But the agent emailed to set up a time to talk, offered representation right away, and showed a passion for my work that I had started to doubt even I had anymore. It was a defining moment in my life. The only downside was that I wanted to go out and celebrate, and instead I was stuck at an out-of-town work event with hundreds of non-writer, science types in the middle of nowhere. Room service wouldn’t even deliver me a glass of wine :(

    However, many kudos to Rachelle for doing this and the forthcoming posts, because when I DID get that call, I had no clue what to do. I had spent so much time researching how to query, etc. and working on not getting my hopes up that I was wholly unprepared about what questions to ask and how to proceed. Invaluable info here!

  • Hillary

    >I love these stories! It would be great to hear your impressions of the authors you call to represent, Rachelle! Do you ever get annoyed with the breathless incoherency, or do you get an “agent high” off them as well?

  • Mary Lindsey

    >This was a helpful post, thanks. I received two “calls” in the last 24 hours. Fortunately, the agents guided the conversation so I didn’t sound like a total moron.

  • Anonymous

    >I’ve had The Call three times.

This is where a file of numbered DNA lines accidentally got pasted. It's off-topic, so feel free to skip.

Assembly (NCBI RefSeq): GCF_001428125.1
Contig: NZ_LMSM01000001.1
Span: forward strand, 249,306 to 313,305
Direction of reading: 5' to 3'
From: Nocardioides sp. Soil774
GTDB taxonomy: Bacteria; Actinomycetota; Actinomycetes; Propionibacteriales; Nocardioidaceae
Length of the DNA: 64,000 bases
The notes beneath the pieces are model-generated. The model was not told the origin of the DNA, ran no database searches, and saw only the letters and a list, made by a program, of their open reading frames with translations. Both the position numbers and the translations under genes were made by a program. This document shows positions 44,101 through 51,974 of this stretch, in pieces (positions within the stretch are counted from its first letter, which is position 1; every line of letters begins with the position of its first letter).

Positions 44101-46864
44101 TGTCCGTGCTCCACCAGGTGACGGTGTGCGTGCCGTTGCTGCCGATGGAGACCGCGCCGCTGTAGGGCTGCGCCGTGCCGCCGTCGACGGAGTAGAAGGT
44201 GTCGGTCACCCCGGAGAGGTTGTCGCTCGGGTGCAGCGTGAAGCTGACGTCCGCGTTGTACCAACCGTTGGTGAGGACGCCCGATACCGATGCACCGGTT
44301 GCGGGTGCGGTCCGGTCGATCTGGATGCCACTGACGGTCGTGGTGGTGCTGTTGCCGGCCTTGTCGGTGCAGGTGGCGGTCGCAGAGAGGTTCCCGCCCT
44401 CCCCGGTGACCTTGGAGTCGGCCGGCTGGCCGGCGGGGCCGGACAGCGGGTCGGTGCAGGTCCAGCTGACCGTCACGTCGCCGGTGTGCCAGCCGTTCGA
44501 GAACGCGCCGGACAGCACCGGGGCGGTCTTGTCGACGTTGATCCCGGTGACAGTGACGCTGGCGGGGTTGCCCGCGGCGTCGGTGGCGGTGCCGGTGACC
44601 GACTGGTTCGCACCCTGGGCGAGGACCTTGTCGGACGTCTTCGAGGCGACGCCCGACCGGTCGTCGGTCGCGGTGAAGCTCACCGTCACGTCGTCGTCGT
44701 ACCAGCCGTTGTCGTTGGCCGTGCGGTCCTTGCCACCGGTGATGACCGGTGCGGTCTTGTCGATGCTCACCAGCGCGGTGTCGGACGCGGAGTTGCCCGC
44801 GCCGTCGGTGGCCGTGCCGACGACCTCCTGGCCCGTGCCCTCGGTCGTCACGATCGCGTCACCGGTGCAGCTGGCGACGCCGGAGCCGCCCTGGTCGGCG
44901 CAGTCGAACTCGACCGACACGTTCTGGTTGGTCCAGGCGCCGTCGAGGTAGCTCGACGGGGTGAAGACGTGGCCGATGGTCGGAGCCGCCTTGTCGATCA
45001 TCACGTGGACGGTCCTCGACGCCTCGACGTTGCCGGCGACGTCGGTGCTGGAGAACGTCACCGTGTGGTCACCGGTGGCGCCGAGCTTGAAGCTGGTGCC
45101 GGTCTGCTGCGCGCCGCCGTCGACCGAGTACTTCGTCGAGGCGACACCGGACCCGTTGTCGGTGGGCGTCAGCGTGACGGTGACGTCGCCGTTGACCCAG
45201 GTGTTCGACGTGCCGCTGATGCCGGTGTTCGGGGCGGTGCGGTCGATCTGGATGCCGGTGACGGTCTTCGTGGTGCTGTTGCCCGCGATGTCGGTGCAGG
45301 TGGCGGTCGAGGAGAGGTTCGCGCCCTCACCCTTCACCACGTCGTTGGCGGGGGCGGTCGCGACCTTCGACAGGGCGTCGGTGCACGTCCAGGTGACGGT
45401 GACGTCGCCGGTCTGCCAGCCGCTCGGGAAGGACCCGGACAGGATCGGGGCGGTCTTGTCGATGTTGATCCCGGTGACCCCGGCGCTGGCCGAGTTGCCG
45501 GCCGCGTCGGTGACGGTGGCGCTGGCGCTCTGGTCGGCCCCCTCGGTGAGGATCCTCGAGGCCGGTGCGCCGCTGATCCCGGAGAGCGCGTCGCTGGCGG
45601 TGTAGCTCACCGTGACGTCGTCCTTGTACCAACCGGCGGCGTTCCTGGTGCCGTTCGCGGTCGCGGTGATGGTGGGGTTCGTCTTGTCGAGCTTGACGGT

The first when an agent wanted to rep my MG novel if I was willing to make my MC gay. I wasn’t willing.

    The second call was from an agent who enthusiastically loved my picture books. She emailed a contract immediately, though I told her I would need some time to consider. Two days later she emailed to let me know she had changed her mind, that after some research my material wasn’t original enough.

    The third call came when an agent loved my picture books, wanted to offer representation, but asked to read any other material first. I sent my MG stuff. A few weeks later he emailed to say he didn’t care for the MG material and I deserved an agent willing to rep all my stuff, so he was going to pass.

    I’m very disheartened and have quit querying all together. Obviously I am doing something very wrong. Any feedback you can offer would be much appreciated. Also, isn’t it normal for an agent to schedule a call? All of these agents called out of the blue.

  • T. Anne

    >I was at work and my husband called and let me listen to the answering machine. It was beyond exhilarating! Unfortunately that relationship did not work out in the end. But still a fond memory!

  • Krista Phillips

    >Rarely do I comment more than once in a day, but I just have to say I’m loving everyone’s “Call” stories! It’s such an encouragement and… even though I’m telling myself that I SHOULD be jealous/envious and the like, I’m truly excited for everyone! My time will come, but it’s so much fun to listen..er read, everyone else’s wins!

    I do have to say, if I had a preference (which I know I don’t!) I’d rather an out of the blue call. Sure, I’d probably choke and hyperventilate for a moment before being able to confirm that yes, I understand who’s calling, but I know myself. If I had a *scheduled* call I’d be on my knees getting all too familiar with the toilet for about an hour before. (slight exaggeration… but you get the point!)

    Disclaimer: Agents out there, I’d STILL glady suffer through and schedule a call with you!

  • Ken